Tarkovsky also talks about color in cinema. He sees it mostly as a commercial factor rather than a aesthetic one. He says that too much color can be distracting, and that to achieve balance, there must be a balance between color and monochrome frames.

The Film Actor:[edit]

One of Tarkovsky's favorite actors to work with. He appeared in many of his films. Anatoly Solonitsyn.

An idea he develops throughout the section is that film actors must possess different skills than their theater counterparts. Unlike theater actors, who must build up their role from the beginning, a film actor can build up the role as the movie progresses. In other words, he says a film actor must only live while performing. Ultimately, the goal is to reproduce something truthful on the screen.

Tarkovsky explains that, as a director of his films, he always takes responsibility for everything in his films, and that includes the actors’ performances. A director must induce states of mind to his/her actors, so that in the film, the audience is able to grasp the personality of the character. To achieve this, he says he often hid the plot from the actors, so that the end would not affect their performances. In the section, he gives examples of how he dealt with actors in some of his films.

He also notes that it is hard to find the right actors and to learn to work effectively with each of them.

Music and noises:[edit]

Music, Tarkovsky notes, has accompanied cinema since its beginnings (i.e. from silent cinema), but that even now when sound exists, music still keeps its original role as mood builder. In addition, Tarkovsky explains, music can offer a different perspective and add more meaning on the visuals.

He confesses not being sure of whether he has mastered the use of music and sounds in his films. But he says the key should be to only enhance certain sounds, and to incorporate electronic music, rather than any other type. Earlier on in the book he had argued for the independence of cinema from other artforms, and music in films is contrary to this idea. But electronic music, he says, lacks the associations that any other type of music has.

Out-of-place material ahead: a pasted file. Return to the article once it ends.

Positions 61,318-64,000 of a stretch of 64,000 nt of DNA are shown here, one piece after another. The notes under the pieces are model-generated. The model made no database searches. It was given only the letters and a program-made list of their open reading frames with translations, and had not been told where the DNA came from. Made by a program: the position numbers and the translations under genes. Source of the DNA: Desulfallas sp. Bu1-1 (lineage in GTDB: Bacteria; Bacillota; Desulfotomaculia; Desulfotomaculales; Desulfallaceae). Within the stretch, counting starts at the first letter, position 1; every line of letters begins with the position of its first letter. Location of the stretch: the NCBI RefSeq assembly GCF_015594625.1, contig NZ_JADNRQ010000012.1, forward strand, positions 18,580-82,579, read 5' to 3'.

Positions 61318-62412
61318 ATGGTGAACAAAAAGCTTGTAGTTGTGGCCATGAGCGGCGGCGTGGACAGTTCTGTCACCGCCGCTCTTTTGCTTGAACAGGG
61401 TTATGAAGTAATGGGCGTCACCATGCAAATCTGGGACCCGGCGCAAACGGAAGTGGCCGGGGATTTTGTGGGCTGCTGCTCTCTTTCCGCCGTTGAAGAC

Chapter 6: The author in search of an audience[edit]

Tarkovsky opens the chapter by asserting that the relationship between the audience and the author is complicated by the nature of cinema (i.e. as an at and an industry). He criticizes that people assign aesthetic value to a film based solely on the laws of economics (i.e. supply and demand), for these laws do not apply to art.

He states many things regarding art. Among them, he says art is aristocratic and selective, and that there is no such thing as collective interpretation of art, for it affects each person individually, based on their personal experiences. After declaring this, he exhorts the artist not to think of the audience when working on a film, and more importantly, not to try to please that audience. As a filmmaker, he says, the most important thing is to be honest and responsible towards the audience. He assures the reader that if this is done, there will always be an audience, regardless of how small, and that it will be perfect. He declares that art targets emotions in a person, and that it opens his/her soul to goodness. He identifies a decay in art and a decline in artistic education.

Tarkovsky expresses a deep love for Russia in the last chapters of his book.

He mentions how critiques seem almost unimportant to him, because once they are said, the film is already finished and there’s nothing he can do to change it. He also says that once the film is released, it acquires a life of its own, and the director is unable to control its destiny. In that sense, he says cinema is a two-way process, where both the author and the audience contribute.

He discusses the role of the artist and calls him/her the voice of the voiceless, a person bound by his/her calling (like a prophet). He also says that every artist is a product of his environment and of his time, and through his/her art, s/he is a presenter of those things. When he mentions this, he asserts his allegiance to his country, which often criticized him for being out of sync with reality.

Another important point he makes in this chapter is that cinema is not meant to entertain an audience, but to carry the filmmaker’s message truthfully, whatever that might be.

Tarkovsky confesses that he once thought of quitting filmmaking, given that so many people seemed not to understand his films. But he was encouraged by those people willing to dialogue with him.

Chapter 7: The artist’s responsibility[edit]

A central part of this chapter is the comparison/contrast between cinema and literature. Tarkovsky says that these two artforms share a comparable freedom when it comes to using the material, and both depend on an audience. This last element is common in all art, but Tarkovsky explains that in literature, the reader acts almost as an editor, sharing part of the authorship, and that is something that happens in cinema too.